The Bee-Line

By Allison Thomasseau
The Daily Free Press
October 6, 2010

Bees are some of the first signs of spring and while many people flee at the sight of these insects, the Beekeepers Club at Boston University enjoys spending time with honeybees and is working on teaching others that bees are beneficial and necessary.

The Beekeepers Club was started last spring as an outgrowth of the Organic Gardening Collective. Chris Hall, a sophomore in the College of Engineering, and Lydia Glenn, a sophomore in the College of Arts and Sciences, formed the club to educate people about beekeeping and to promote the benefits of honeybees.
While neither Hall nor Glenn had had previous experience with beekeeping, they were both interested in learning more about it.

“I had never had a hive before but a good friend from home had commercial bees so I had seen a lot of different hives,” Hall said. “I became interested [in beekeeping] in high school and decided to do a research paper on bees.”

Hall knew he wanted to bring beekeeping to BU.

For information, Hall and Glenn turned to Bill Murray, Facilities Management and Planning plumbing manager, and Nancy Mangion, owner of the Beekeepers’ Warehouse in Woburn. Both Murray and Mangion have had years of experience with beekeeping and helped the club get started in terms of equipment and expertise.

“I like helping students,” said Mangion. “My mission is education and passing along something to someone that you are passionate about.”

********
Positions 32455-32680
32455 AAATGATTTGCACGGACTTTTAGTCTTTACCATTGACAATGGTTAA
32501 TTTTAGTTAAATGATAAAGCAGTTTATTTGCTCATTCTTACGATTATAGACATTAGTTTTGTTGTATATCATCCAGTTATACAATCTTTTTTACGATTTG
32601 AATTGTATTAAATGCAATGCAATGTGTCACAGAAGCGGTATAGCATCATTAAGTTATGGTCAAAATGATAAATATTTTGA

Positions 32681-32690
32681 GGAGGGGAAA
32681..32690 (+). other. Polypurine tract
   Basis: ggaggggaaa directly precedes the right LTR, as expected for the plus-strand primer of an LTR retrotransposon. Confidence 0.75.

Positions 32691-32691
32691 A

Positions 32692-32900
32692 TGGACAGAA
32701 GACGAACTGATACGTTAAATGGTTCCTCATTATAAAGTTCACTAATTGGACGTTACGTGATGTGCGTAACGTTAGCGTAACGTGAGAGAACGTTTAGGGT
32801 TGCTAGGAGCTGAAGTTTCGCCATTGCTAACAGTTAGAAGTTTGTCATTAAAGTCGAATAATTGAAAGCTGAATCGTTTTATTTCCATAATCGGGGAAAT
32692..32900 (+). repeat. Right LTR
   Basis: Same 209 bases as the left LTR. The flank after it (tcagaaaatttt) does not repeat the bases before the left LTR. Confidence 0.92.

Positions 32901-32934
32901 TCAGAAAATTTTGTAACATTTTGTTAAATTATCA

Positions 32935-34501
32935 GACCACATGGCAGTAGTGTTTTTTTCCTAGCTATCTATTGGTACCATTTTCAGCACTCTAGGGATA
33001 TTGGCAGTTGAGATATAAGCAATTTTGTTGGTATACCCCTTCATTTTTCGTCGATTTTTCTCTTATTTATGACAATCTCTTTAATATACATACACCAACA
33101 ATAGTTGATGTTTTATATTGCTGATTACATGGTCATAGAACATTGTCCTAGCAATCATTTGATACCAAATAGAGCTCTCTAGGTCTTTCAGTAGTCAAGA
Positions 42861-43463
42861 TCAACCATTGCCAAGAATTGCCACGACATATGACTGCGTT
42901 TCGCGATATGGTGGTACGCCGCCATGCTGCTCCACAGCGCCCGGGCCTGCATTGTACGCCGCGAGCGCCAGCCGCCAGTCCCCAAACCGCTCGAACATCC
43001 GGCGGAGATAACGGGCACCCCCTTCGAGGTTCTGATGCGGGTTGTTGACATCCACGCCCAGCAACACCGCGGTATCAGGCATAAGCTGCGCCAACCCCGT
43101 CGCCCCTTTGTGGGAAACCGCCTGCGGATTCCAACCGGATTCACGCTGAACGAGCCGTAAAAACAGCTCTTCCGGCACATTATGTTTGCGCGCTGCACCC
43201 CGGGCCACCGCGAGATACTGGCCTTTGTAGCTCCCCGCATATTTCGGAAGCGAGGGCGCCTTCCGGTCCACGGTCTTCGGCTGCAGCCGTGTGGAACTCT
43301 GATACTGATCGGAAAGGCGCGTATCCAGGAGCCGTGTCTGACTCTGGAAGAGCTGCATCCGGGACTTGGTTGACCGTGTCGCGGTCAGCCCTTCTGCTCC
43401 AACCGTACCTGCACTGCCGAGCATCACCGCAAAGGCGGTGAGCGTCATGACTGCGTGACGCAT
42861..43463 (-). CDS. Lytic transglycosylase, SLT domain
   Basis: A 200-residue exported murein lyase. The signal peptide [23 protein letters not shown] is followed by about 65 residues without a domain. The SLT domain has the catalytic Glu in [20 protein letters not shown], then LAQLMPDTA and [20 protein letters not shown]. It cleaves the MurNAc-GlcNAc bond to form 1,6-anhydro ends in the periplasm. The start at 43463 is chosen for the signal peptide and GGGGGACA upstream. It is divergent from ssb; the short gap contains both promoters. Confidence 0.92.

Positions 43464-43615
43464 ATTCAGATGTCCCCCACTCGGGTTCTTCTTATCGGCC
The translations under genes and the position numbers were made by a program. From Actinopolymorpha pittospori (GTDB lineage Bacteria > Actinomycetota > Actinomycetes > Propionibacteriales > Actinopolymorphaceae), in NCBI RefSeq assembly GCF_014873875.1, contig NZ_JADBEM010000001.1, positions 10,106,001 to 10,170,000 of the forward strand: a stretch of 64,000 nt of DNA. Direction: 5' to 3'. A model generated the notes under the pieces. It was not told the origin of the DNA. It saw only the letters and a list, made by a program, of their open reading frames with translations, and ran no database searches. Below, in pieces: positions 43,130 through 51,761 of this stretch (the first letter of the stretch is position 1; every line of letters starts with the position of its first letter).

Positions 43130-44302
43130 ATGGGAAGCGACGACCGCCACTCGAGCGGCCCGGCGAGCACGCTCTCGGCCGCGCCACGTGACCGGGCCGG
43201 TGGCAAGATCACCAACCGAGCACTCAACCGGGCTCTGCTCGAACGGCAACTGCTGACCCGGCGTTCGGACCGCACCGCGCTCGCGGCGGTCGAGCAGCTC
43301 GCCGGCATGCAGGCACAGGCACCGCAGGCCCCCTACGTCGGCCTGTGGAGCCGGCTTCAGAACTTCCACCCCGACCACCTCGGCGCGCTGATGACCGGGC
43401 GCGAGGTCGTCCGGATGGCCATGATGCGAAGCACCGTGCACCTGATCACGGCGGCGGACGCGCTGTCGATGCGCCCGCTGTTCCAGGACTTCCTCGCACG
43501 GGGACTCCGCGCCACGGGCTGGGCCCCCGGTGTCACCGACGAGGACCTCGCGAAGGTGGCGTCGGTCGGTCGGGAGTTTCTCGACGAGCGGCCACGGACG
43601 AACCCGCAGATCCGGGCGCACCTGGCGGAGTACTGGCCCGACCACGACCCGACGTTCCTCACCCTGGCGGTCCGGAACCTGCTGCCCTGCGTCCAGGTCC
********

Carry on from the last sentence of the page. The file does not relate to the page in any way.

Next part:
Her store sells beekeeping equipment and teaches beekeeping classes for interested beginners.

The club received some funding from the Student Activities Office as well as donations from Beekeepers’ Warehouse to set up their beehive.

The club started beekeeping with two head veils, gloves, a hive tool, hive boxes and frames and a smoker donated by Murray. They only have one hive right now, but “hopefully we’ll have more hives in the future,” Hall said.

Even though SAO approved the club in the spring, it didn’t receive the first shipment of bees from Georgia until June. Since receiving the shipment, the club has been mainly “babysitting the bees,” Hall said. “Bees know how to do their job. We make sure they’re not sick, and they will do their job.”

Looking after the bees also includes making sure they are able to get through their first winter. “We feed them a sugar solution and in the winter the bees stay in a ball around the queen in the hive and keep warm,” Hall said.